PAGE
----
Specify treatment columns, stratifications, and population counts
Retrieve the data to be analysed
Produce statistical summaries
Save report-ready data summaries and global macro variables values as permanent SAS datasets
Create RTF output
For most of these functions one ‘building block’ macro was developed. In the case of generating summary statistics,
this main function is implemented in the form of two building block macros: one summarizing continuous variables,
and one for categorical variables. The call to each of the building block macros is written by the TFL Workbench
database. Building block macros are modular, i.e. each building block macro is comprised of a set of sub-macros. To
date the TFL Workbench SAS macro catalog contains 32 macros.
PRA’s Quality Assurance work instruction and reference guide for SAS macro validation only asks for user
acceptance testing of any SAS macro. However during design and development of the building block macros and
their relationship with each other, it became obvious that there would be too many possible configurations, and too
many separate macros to validate them by simply following test cases derived from user acceptance testing, as they
were often too unspecific. One example is the user requirement to configure summary statistics for continuous
variables by usage of statistical keywords for PROC SUMMARY:
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"As a statistical programmer, I want to be able to configure the summary statistics presented in a table, by using
statistical keywords available from PROC SUMMARY. Summary statistics shall be presented with two or more
results concatenated, or separately one parameter in each row. "
With more than thirty statistical keywords available in PROC SUMMARY it is difficult to test all possible table
configurations for summarizing continuous variables. It would simply take too long, and the risks of missing
combinations of statistical keywords is too high. Thus, instead of creating all possible tables, we performed unit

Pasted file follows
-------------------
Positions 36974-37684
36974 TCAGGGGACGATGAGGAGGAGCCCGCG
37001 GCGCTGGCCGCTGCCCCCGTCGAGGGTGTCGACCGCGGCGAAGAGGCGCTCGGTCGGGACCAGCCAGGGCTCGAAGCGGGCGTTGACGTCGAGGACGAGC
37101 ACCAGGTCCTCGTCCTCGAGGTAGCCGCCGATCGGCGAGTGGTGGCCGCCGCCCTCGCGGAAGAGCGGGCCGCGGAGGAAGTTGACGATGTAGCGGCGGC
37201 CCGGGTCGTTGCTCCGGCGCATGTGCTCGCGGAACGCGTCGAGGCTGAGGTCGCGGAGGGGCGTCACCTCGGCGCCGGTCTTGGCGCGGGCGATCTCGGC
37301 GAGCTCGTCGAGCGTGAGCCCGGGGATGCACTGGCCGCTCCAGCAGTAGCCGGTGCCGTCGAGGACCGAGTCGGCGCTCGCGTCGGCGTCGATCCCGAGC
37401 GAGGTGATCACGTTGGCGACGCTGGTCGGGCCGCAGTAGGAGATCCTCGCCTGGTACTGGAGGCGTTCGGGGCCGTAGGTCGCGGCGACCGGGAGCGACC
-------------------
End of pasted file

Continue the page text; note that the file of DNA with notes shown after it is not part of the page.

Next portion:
testing of each macro in the TFL Workbench SAS macro suite to ensure that each performed according to its
specifications. After validating the individual macros, we performed user acceptance testing to test whether the user
requirements were fulfilled.
While writing the code for the TFL Workbench macro suite the author also produced documentation detailing the
macro functionality, what inputs are expected (either as parameters or data, or both), how parameter values are
validated, what the output is and how it is structured, and how global macro variables would control the process flow.
This documentation was sufficiently detailed to be used as input for developing validation steps. Following the macro
documentation, test data and expected outcomes (often also data) were developed, with the focus on making it easy
to visually inspect the results. We tailored the test data to the functionality of the tested macro, in order to make it
easy for the tester as well as for auditors to decide whether the macro was working correctly. This also allowed us to
test the units (macros) independently, ensuring that interactions between macros were tested explicitly. During the
planning of the validation we carefully ensured that macros were validated in the appropriate order, i.e. all macros
which are called by other macros are validated before the calling macros. All details were documented in a validation
plan for unit testing. After the documentation was completed it was reviewed by the macro author to ensure that the
test developer had understood the function of the macros correctly.
Although all macros can be tested by a tester visually reviewing the results, we decided to automate the testing, to
avoid human error and increase efficiency. Following the validation plan, SAS programs were written which generate
the input data as well as the expected output data, contain the planned macro calls, and compare the macro output
with the expected output using PROC COMPARE. In addition, input validation of the macro parameters was also
tested, and the results were read from the log files produced by the testing programs.
Usually the number of expected output states of the macros were countable and small, thus it was easy to manually